Later in the book Jones also tells the story of setting Lundgren’s clothes on fire. The couple called it a day before anyone got killed sometime in 1986. I’ve included images from the former power couple’s Playboy shoot as well as a nice assortment of other photos of the two canoodling back in the day that will remind you that love doesn’t follow any kind of rules, and should never have to be subject to them. Some of the images are slightly NSFW.
 

 

A photo shot by Helmut Newton of Jones and Lundgren that appeared in Playboy Magazine in July of 1985.
 

 
More after the jump…

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Posted by Cherrybomb
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01.03.2017
10:23 am
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‘Frames From The Edge’: Fascinating documentary about Helmut Newton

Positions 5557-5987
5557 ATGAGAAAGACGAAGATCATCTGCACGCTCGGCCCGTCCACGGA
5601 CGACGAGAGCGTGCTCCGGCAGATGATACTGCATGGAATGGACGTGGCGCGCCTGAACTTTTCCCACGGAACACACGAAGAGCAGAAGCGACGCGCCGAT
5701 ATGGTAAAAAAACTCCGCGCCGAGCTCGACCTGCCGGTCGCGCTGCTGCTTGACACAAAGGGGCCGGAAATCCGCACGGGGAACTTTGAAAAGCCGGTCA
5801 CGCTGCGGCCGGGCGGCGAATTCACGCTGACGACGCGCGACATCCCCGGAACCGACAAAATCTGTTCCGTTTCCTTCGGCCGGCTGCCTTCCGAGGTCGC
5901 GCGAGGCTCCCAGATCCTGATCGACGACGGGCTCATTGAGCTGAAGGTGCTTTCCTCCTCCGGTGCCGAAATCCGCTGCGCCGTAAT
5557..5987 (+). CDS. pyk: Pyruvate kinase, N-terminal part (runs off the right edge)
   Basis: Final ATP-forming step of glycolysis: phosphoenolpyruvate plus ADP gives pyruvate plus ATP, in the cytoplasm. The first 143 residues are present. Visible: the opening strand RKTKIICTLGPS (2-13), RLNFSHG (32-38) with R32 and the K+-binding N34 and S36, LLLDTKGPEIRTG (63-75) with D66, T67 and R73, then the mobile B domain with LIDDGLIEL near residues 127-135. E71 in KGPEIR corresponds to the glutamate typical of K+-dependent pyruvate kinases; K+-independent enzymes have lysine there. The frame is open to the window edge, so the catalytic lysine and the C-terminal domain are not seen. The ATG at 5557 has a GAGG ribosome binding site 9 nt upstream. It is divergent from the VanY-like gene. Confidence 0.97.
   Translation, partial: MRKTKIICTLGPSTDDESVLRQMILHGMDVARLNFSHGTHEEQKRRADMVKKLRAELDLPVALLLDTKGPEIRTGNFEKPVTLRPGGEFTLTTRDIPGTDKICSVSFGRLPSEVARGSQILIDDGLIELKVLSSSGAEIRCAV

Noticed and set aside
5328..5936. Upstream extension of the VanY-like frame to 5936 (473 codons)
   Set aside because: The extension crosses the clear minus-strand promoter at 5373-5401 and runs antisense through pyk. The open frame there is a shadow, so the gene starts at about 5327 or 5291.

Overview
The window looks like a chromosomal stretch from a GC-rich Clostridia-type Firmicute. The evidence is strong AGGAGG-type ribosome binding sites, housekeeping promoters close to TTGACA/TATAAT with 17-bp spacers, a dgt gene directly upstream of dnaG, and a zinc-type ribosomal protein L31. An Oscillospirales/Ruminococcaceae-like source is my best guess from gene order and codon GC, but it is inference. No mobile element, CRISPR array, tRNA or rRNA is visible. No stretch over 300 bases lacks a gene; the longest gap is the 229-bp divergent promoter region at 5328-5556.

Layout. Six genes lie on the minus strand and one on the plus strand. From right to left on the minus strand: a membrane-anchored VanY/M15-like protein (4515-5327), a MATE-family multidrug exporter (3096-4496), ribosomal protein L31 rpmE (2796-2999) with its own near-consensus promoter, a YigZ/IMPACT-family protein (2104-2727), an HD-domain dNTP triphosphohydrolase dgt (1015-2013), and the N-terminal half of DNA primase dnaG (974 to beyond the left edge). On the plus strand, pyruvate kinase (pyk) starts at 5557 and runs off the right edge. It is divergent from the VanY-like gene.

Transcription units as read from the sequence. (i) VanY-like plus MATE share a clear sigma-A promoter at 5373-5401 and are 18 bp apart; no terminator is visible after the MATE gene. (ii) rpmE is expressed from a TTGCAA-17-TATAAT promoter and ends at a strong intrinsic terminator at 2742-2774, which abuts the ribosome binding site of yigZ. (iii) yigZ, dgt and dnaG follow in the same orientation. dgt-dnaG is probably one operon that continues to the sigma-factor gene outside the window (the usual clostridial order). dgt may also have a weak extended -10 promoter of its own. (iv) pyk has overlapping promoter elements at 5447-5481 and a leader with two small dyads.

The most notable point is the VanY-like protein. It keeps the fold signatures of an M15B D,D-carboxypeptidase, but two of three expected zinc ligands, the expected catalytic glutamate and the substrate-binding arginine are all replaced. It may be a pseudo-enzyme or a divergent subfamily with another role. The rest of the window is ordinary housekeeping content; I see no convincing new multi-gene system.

07.12.2013
03:57 pm
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Helmut Newton’s photographs of statuesque beauties in and out of bondage is like Irving Klaw in Imax. Instead of Bettie Page in a maid’s uniform, you have Sigourney Weaver in black vinyl straddling a mountain of celluloid or a naked Charlotte Rampling lounging on a decadent bed of animal skins. What Klaw had started in threadbare studios in New York, Newton took to another level in Hollywood and Europe, creating images of power, domination and submission in a landscape of futuristic cool. The essential dynamics of old school bondage mags had been given a heavy shot of vitamin B12 and slathered in radioactive lacquer. The subjects became the rich and the famous of the art and entertainment worlds.